Q&A with Aisha Young, Founder of African Americans in Gerontology

October 2011 | Aisha Young, Founder of African Americans in Gerontology

What is African Americans in Gerontology and when was it formed?

African Americans in Gerontology (AAIG) is a national nonprofit organization designed to provide guidance and professional development opportunities, encourage networking, and promote community activism for African American professionals and students in the field of gerontology, in order to improve the quality of life for African American elderly. AAIG was formed in early 2009.

What types of benefits (or services) do you offer to your members?

  1. AAIG will provide current gerontological information, practicum/internship placement, and field placement for students and professionals in the field of gerontology.
  2. AAIG will conduct symposiums and workshops to the community.
  3. AAIG will send out semi-annual newsletters.
  4. AAIG will provide links for current issues in gerontology. AAIG will also feature student papers and articles on its website.

Why is working with the LGBT communities important to AAIG’s work?

Working with the LGBT community represents our ongoing commitment to address the breadth and depth of the issues impacting at-risk and/or marginalized communities. LGBT elderly in the African American community face tremendous social, economic and cultural challenges that exacerbate the already difficult challenges of aging in our society! Our commitment to effectively addressing issues confronting African American elderly requires us to embrace the entire spectrum of issues this community faces.

What advice would you offer African Americans in the gerontology field who are working with LGBT people?

We understand that LGBT issues in the African American community are considered taboo, nonexistent, and often unspoken of. Our best advice would be to educate yourselves and cohorts about these issues.

There has been much research in demographic trends that predicts an exponential growth in older adult people of color and those who are LGBT. How do you see the gerontology field preparing for this boom in populations who are more diverse and potentially more vulnerable to society’s hardships?

Gerontology will need to increase the cultural competence of gerontologists. The development of internships and opportunities for practical application of communication and relationship skills will be more critical than ever before.

In our work, we have found that LGBT older adults need to rely on families of choice (those who are not blood-related or legally-recognized) for care and support, similar to some non-LGBT people of color populations. How should the gerontology field deal with recognizing these broad families of choice?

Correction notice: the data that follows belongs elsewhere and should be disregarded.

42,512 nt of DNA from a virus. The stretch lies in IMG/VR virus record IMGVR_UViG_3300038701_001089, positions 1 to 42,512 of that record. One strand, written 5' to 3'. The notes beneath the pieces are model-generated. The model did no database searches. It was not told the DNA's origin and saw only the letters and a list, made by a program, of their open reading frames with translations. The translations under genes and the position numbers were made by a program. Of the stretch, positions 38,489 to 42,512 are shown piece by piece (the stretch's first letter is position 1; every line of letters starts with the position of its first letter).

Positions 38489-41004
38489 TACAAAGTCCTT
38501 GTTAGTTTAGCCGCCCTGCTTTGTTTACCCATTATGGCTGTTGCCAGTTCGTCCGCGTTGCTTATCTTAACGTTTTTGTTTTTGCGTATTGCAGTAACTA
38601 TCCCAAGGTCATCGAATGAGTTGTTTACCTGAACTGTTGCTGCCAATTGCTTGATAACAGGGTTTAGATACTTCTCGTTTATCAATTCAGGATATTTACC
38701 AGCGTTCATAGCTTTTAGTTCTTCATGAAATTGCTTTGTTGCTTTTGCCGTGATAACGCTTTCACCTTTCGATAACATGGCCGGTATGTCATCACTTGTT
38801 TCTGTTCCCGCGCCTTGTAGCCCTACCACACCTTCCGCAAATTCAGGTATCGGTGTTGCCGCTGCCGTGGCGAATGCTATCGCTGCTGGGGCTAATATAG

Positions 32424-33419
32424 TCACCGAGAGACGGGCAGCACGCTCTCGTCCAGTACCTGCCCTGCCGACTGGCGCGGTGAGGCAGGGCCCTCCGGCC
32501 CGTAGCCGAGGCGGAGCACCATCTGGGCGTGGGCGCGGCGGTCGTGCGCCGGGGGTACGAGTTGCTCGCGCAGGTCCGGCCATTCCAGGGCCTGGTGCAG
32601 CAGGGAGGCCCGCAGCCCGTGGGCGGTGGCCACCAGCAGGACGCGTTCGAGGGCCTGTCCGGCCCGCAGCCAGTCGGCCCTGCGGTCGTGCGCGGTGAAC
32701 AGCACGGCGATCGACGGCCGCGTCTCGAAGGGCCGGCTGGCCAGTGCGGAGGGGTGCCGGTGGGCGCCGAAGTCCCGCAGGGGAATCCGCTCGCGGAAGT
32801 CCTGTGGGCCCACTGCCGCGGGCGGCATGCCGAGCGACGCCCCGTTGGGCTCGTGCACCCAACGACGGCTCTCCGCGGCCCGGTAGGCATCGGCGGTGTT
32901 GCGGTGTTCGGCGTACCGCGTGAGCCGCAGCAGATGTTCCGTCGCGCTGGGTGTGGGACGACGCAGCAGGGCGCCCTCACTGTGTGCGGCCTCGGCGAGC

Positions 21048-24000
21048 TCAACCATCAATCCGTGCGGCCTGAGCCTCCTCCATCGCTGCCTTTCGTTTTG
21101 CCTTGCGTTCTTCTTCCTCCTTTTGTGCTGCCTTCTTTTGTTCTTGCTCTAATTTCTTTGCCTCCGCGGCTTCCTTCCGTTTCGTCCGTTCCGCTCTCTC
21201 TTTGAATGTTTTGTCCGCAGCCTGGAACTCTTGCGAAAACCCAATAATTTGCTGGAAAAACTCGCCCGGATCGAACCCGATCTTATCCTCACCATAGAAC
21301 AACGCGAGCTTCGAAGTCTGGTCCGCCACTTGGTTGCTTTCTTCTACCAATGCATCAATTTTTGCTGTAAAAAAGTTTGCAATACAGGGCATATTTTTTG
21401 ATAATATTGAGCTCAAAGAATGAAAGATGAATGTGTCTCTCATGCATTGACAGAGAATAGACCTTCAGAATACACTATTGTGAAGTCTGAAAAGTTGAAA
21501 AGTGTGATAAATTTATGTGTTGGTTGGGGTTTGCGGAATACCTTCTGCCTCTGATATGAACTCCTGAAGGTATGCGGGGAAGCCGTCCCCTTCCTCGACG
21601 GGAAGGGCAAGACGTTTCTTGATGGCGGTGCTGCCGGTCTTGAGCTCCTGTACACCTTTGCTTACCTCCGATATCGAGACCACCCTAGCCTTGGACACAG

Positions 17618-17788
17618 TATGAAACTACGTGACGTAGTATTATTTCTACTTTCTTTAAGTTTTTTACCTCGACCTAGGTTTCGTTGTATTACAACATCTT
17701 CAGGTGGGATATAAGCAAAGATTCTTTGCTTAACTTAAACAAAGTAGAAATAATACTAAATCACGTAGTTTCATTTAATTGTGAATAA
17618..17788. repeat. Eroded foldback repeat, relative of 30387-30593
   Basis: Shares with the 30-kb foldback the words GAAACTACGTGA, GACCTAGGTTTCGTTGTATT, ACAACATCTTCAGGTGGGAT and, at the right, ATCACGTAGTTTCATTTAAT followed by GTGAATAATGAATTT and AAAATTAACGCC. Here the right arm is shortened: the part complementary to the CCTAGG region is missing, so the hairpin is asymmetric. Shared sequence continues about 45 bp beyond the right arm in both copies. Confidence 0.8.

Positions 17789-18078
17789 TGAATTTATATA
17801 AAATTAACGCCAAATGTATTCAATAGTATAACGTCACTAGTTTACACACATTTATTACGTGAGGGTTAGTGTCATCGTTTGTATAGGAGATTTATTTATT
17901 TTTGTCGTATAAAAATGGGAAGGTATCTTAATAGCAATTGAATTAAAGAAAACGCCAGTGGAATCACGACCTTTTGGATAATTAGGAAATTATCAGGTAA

Gerontology will need to increase the capacity of service providers and policy developers to recognize the changing nature of families in today's society.

Many LGBT older adults across the spectrum of racial and ethnic communities have found that there is a distinct lack of culturally and linguistically competent service providers. How would you start a conversation with a gerontologist about the need for providing culturally and linguistically competent services that account for diversity in sexual orientation, gender identity, race and ethnicity?

One way AAIG seeks to initiate this communication is by demonstrating a commitment to cultural competence as an essential skill among service providers. We demonstrate this by offering training and advocacy and by developing partnerships that expose our members, associates and partners to the issues impacting our members and friend. Finally, we see these partnerships as critical to our capacity to effectively speak to or give voice to issues that impact African American elder; particularly among African American LGBT populations.

We envision a future system where all LGBT people can access affordable and culturally competent services in the gerontology field. Where would you like to see the gerontology field in 10-20 years from now?

We envision gerontology as being a first tier career field, with an increase in skilled providers and a policy environment that is responsive and sensitive to the issues impacting elderly.

Aisha C. Young, M.A., ADC is a native of Colorado Springs, CO. In 2002, she graduated from Bethune-Cookman University with a Bachelor’s of Science degree in Gerontology. As an undergrad, she focused on elderly drivers in the state of Florida. In 2008, she obtained her Master’s of Arts degree in Aging Studies. While in graduate school she studied Relocation Stress Syndrome. There are 4 types of relocation. The one least studied is seniors relocating from home to home (i.e. living with relatives.) Relocation Stress Syndrome is a phenomenon which symptoms include but are not limited to: depression, increased walls, and failure to thrive. That same year she started her own geriatric care management firm called Eunihc Gerontological Consulting Firm. Early 2009, she developed African Americans In Gerontology to network with other gerontologists and to guide students studying gerontology. She is a contributing author to Creative Forecasting, a monthly periodical for Activities Directors.